May classes give Roanoke students a world of experiences

Roanoke students do light repairs in Cambodia during a May course that explores travel writing while visiting tourist attractions and rural parts of the country.

Roanoke students do light repairs in Cambodia during a May course that explores travel writing while visiting tourist attractions and rural parts of the country.

From eating tarantulas in Cambodia to taking a road trip across the United States and learning the secrets of gambling, Roanoke College students are not taking typical collegiate courses this May.

The official title of the program that most students and faculty refer to as "May Term" is the Intensive Learning term. The name comes from the intensive nature of the courses which allow students and faculty members to focus their attention on one subject for three weeks.

Each Roanoke student must complete a May Term course. Students may choose from on-campus, field trips or travel courses, which include both foreign and domestic locations.

Each course is taught by a member of the Roanoke faculty.

Here are a few of the classes happening this month:

Back to our Roots: Urban Farming and the Locavore Movement 

Warning: This class description may leave you hungry. Students are making mozzarella and strawberry rhubarb, milking goats and spending several days living and working at a North Carolina farm during this unique course that explores food origins and the local food movement. The class, led by Dr. Elizabeth Holbrook, is giving students a hands-on view of how to sustain themselves on a diet of foods produced locally. It's a rare chance to see urban farming up close and trace foods' path from the farm to the dinner table.

The Mathematics of Gambling

This on-campus course, taught by Dr. David Taylor, closely examines the multi-billion dollar gaming industry that relies heavily on mathematics. Students in this course are using analysis of probabilities involved in gambling and playing other games. They are also learning game winning strategies of roulette, black jack, poker and other board games. There are casino night activities where students will be able to apply their newfound skills.

Exploring the Biological Diversity of the Southern Appalachians

Students interested in the outdoors likely are the ones taking this field trip course taught by Dr. Rachel Collins. Students are exploring the biodiversity of the Southern Appalachian region through field trips to nearby forests. The class also is traveling to the Great Smokey Mountain National Park in Tennessee for five days. Students keep field notebooks and learn how to identify trees, wildflowers and animals that are common to the region.

The National Park: Explore Your America

A road trip through the Wild West of the United States may be on many bucket lists. Dr. Chris Lassiter is guiding students through Texas, New Mexico and Colorado as they explore the National Park Service. Several aspects of this course involve studying ecosystems, history and culture. Students will discover the natural beauty of such national sites such as Big Bend, Carlsbad Caverns, the Great Sand Dunes and Cliff Dwellings.

Sustainable Operations: The Right Road to Profitability

From solar and wind power to manufacturing and health care, Roanoke students are learning business sustainability practices and advising real companies during this course led by Dr. Chris McCart and Professor Michael Hutkin. The group is traveling to Appalachian State University to study wind farms, the BMW assembly plant in Spartanburg, S.C., and to Charleston, S.C., for additional instruction. Students will share insights with local businesses and suggest operational changes that will benefit companies in the long run.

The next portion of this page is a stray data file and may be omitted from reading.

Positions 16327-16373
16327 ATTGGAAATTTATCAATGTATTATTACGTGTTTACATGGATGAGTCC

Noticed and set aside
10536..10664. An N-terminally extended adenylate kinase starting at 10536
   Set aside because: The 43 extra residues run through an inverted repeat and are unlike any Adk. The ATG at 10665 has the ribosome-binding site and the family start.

Cambodia: Travel Writing

Dr. Paul Hanstedt chose the location of Cambodia as the country for his travel writing course. The course is designed to provide students with the ability to write in the context of world travel.  Students are not only experiencing tourist attractions, but they are also venturing out into the rural areas of the country.  The course is giving students a wide variety of experiences as they are immersed in a culture that is very different from their own.

Ghana: Exploring Ghana through Service

This course is the combined effort of Dr. Shannon Anderson and Dr. Richard Grant. Students are given the opportunity to experience Ghana through service. The group spending time working with well-established service organizations that deal with poverty and healthcare in both urban and rural settings. Students are also learning about the country's history and culture. The course includes visits to important national sites and markets so that the class can experience Ghana's culture for themselves.

Mexico: Tropical Marine Biology

Students interested in marine biology are observing wildlife firsthand in tropical waters. Dr. Darwin Jorgensen is teaching students ecology and taxonomy of pants and animals in Mexico. Armed with goggles and newfound knowledge of sea life, students are observing coral reef, sea grass flat, mangrove swamp, and rocky shore habitats.

Spain: Walking the Camino

These students are covering a lot of ground in northwestern Spain during a Spanish history and language trip led by Dr. Lynn Talbot. First, starting in Portugal, they hiked the historic pilgrimage route, the Camino Portugués from Tui to Santiago de Compostela. They're also brushing up on their Spanish speaking skills with two weeks of language classes in Santiago.
Follow the students' adventures on their class blog.

Check out this slideshow for scenes from several May Term courses.

Released: May 23, 2013
Contact Name: Public Relations
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